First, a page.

Herd of cows

Report highlights cost of Bovine TB to South West farmers

A new report highlighting the economic impact of Bovine Tuberculosis (TB) to the South West’s farming industry has been produced by experts at the University of Exeter.

The research, which looks at the financial implications of the disease on a cross-section of livestock farms across the region, was carried out by Dr Allan Butler, Dr Matt Lobley and Professor Michael Winter of the University’s Centre for Rural Policy Research.

The report shows that the monthly loss of a bovine TB breakdown varied considerably from farm to farm, from just under £505 to nearly £3,184.

It also highlights perceived issues by farmers over variations in the current compensation scheme, which they believe can lead to a “mismatch” between compensation payments and market value.

The report, 'An Economic Impact Assessment of Bovine Tuberculosis in South West England', it has been funded by the National Farmers Union (NFU), Devon County Council and South West Sustainable Farming and Food Board.

Dr Matt Lobley, Acting Director at the Centre for Rural Policy Research, said: “This research has revealed considerable variation across a range of different types of costs associated with bovine TB. Consequently average figures, either for costs or calculating compensation, obscure much of the detail at an individual farm level.

“Furthermore, in addition to economic losses, bovine TB is imposing considerable costs on the personal well-being of many farm households and also raises profound livestock welfare issues.”

Research for the report, including in-depth interviews with farmers, was carried out from March to September 2010, using case studies of both dairy and beef farms in the South West that have been impacted by the disease.

It suggests that the current chart-based compensation system  derived from sale data obtained from store markets, prime markets, rearing calf sales, breeding sales and dispersal sales in Great Britain, rather than individual animal valuations  fails to reflect the perceived value of stock.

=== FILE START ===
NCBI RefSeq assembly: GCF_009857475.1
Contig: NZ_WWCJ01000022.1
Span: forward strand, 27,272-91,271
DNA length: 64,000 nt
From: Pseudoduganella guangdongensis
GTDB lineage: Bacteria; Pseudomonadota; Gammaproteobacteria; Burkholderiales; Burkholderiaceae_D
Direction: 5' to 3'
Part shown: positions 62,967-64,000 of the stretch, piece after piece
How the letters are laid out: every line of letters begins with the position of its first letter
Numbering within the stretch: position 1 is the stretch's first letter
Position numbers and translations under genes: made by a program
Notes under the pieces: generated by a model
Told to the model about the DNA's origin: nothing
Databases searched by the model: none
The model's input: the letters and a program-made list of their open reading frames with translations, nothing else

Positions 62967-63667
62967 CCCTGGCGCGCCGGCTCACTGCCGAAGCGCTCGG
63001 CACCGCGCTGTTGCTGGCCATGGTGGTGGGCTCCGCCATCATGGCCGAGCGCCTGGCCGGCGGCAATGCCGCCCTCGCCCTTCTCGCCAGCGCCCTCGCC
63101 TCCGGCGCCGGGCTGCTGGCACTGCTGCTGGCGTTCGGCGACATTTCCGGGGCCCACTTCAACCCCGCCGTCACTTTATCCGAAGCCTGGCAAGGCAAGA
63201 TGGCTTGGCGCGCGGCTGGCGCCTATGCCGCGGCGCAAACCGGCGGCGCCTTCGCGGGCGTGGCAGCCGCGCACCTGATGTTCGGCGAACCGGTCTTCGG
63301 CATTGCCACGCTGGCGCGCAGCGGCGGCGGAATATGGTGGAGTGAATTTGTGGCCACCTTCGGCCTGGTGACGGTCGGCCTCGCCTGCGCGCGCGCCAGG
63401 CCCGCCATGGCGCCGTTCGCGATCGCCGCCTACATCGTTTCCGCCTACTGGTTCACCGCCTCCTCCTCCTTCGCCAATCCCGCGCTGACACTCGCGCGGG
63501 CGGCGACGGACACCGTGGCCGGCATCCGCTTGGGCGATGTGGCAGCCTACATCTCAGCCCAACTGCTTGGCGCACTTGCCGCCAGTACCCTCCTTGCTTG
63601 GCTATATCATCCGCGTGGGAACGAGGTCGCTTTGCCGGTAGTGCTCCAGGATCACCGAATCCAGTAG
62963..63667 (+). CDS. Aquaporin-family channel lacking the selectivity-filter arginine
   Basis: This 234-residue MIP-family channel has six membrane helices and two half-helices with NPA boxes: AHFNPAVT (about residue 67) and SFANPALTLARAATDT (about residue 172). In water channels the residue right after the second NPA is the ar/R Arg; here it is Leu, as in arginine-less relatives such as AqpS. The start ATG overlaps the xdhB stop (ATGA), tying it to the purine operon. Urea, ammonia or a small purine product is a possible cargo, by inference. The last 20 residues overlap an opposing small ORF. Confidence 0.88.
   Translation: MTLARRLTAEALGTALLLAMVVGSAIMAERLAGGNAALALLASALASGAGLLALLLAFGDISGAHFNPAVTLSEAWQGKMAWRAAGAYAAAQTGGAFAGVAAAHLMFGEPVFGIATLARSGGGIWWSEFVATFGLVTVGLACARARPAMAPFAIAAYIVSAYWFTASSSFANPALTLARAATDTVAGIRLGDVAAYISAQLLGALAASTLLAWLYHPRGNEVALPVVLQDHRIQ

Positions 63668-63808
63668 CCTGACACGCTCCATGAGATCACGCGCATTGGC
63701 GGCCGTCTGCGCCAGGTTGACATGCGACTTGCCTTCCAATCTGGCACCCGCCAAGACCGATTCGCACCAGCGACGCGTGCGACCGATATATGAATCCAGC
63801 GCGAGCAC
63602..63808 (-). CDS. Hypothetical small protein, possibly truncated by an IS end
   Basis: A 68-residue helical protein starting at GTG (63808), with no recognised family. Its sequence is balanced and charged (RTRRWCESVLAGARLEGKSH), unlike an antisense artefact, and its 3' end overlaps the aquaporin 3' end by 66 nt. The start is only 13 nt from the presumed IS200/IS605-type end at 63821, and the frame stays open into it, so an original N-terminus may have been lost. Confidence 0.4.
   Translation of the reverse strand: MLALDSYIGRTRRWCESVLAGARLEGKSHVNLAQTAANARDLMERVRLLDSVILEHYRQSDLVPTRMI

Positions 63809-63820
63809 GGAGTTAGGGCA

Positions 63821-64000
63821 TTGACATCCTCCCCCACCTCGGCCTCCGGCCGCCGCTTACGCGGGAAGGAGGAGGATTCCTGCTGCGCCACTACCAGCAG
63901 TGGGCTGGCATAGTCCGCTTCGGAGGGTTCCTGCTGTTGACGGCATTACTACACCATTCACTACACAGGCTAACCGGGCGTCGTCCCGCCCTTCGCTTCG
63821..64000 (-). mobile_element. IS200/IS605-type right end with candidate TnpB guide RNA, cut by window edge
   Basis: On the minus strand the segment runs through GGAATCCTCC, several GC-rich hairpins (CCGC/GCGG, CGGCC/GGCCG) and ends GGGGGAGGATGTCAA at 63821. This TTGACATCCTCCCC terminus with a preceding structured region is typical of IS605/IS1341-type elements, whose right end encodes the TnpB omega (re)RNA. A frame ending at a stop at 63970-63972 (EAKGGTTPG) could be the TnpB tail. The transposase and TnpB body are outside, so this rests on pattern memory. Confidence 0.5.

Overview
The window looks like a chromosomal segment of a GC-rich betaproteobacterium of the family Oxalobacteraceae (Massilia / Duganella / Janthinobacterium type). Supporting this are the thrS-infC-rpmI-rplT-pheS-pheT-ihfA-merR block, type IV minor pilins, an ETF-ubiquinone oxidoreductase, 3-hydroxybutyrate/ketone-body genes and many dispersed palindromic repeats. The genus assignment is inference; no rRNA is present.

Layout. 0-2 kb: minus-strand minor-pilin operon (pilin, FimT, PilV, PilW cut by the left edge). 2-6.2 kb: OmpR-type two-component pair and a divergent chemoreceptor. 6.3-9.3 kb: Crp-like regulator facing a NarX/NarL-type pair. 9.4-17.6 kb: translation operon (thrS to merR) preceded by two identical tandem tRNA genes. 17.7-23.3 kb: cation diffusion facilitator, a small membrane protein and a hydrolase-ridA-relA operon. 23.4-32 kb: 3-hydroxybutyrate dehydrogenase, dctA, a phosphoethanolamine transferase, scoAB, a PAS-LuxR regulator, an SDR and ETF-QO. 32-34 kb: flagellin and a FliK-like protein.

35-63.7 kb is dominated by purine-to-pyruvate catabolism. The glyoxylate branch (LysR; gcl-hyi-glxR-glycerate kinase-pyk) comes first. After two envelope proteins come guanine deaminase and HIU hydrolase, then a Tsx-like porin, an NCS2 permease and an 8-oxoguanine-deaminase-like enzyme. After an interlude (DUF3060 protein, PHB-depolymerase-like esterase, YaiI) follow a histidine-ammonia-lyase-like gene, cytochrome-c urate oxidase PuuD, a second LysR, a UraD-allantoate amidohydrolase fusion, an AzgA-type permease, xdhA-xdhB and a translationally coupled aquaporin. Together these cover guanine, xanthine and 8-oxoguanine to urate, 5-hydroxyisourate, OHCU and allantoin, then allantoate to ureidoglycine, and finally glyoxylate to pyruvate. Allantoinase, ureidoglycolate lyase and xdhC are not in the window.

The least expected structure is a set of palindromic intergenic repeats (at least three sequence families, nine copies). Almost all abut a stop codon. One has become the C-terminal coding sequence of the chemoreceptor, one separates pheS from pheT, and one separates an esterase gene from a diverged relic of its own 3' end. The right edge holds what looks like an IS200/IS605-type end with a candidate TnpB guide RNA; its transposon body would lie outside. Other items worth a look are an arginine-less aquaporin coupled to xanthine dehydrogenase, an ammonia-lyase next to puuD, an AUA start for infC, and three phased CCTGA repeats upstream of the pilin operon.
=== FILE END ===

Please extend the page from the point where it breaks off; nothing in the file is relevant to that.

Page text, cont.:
It suggests that farmers that breed and manage high-value stock are likely to be under compensated, whereas farmers with cattle perceived in the market place to be of lower than average quality, expressed in terms of price, are likely to be over-compensated  a situation one farmer described as ‘inadequate’ and ‘farcical’.

Although the focus of this study was on economic impacts, it also illustrated the stress and upset that bovine TB can bring to the farming industry, with farmers sometimes feeling like ‘bystanders’, which can be upsetting for them and their families.

Commenting on the report Phil Norrey, Chief Executive of Devon County Council, said it “throws much light on the social and economic costs of bovine TB”.

He said: “Dairy farming is an essential part of the economy, landscape and culture of south west England, which once lost will be impossible to replace.  Whilst Foot and Mouth grabbed the headlines, the attritional impact of TB has been far more significant. As the report shows, any system of compensatory payments will be imperfect and can be no substitute for a concerted approach to the eradication of the disease."

John Lee, Chairman of the South West Sustainable Farming and Food Board, said: “This report is not only timely but a very welcome and authoritative study into the economic impact of bovine TB on a cross section of South West livestock farms.

“While resources did not permit a wide scale study, we can be confident that the outcomes give a clear indication of the identifiable costs livestock farmers face, and a clear understanding of the social impact on their families. Given the importance of livestock to the region this report highlights the need for concerted action to tackle this disease."

The report is available by visiting: http://centres.exeter.ac.uk/crpr/publications/pdfs/Econ_Imp_Assess_%20bTB_SWEng.pdf

Date: 7 October 2010

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